Given the spiritual nature of the center, it attracts people from all walks of life, particularly those who are seeking healing and answers. When I first arrived, I was overwhelmed by the heavy energies I encountered among some of the volunteers. Some came with quite a bagage and seemed to be on the verge of crying all the time. On the other hand, there were also those who had been at the center for a while and had this sparkle in their eyes and an ever-present smile. I was a little doubtful of where I ended up.


Christmas dinner, the pinnacle of alienation

It wasn't until the Christmas celebration that I truly felt weirded out. As I sat at the long table surrounded by this group of new faces, I watched in amazement as everyone stood up, clapping and singing songs of love and light. I didn't know the words, and I felt a sense of alienation wash over me as I watched them laugh and embrace one another.


Just before this, I had been engaged in a conversation with a volunteer to my right who was angrily rambling about various conspiracies. He then told me, with a dark and angry expression, "You don't need to be scared of me." By my other side, was a 70-year-old volunteer, a former prisoner, who had the unpleasant habit of licking his lips excessively every few minutes and would burst into hysterical laughter out of the blue.

As I stood there among all these happy, singing faces, I couldn't help but think to myself, "Where the heck did I end up?!" I couldn't remember the last time I had felt so alienated. That evening, I concluded that this place was a little too strange for me and that I would just try to make the most of it by focusing on the people who seemed relatively normal.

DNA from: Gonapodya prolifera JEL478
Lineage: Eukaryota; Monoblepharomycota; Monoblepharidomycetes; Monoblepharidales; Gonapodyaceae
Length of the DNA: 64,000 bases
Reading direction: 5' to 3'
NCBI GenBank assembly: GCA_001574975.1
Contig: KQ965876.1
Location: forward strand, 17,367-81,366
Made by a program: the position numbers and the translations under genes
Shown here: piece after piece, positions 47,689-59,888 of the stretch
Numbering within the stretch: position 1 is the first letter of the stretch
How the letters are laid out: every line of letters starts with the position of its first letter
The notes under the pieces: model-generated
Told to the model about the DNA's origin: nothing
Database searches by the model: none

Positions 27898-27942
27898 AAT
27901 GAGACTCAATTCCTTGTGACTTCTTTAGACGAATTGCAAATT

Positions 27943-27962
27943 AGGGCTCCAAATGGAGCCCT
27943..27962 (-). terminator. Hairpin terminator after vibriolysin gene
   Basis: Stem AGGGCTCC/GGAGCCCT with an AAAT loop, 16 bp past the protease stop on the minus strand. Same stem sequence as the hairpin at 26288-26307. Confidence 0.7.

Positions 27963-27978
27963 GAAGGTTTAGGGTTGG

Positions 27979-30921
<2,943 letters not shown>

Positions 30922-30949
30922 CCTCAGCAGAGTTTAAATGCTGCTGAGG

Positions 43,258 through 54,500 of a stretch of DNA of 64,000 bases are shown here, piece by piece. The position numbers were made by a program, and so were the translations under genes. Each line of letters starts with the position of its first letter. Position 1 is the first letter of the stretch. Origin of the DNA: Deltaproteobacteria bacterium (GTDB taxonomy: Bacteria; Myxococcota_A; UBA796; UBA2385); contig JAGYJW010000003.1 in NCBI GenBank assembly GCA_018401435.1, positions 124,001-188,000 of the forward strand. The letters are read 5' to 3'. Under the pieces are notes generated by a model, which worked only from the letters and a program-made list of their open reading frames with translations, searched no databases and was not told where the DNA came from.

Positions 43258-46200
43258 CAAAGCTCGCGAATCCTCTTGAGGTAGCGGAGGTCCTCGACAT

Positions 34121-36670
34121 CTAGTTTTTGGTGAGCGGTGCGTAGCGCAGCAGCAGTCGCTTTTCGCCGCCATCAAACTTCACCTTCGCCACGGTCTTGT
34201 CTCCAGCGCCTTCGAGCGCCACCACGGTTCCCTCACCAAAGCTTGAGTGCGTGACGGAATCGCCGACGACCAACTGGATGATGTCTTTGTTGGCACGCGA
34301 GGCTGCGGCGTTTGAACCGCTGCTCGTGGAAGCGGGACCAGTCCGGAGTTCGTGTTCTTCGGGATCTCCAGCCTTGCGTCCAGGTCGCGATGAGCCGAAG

This piece of journal text that I wrote midway is very telling:

14 december 2022

I thought I was open-minded. But here I notice how my openness of the first days quickly gave way to closure. I concluded: “Ah, this is how it goes here, this is not my atmosphere and not my type of people. These other people are all right so let me focus on them”, and poeeef I closed the door. I had made up my mind.


And tonight, I'm talking to a figure I've been avoiding for weeks. He looks like Jesus and eats only a leaf of lettuce a day. We get into a deep conversation in which we share our life paths, and I feel so much admiration for this person's journey. I suddenly realise:

A) How closed off I was;

B) How far I've actually come this past year and the reasons why I got stuck;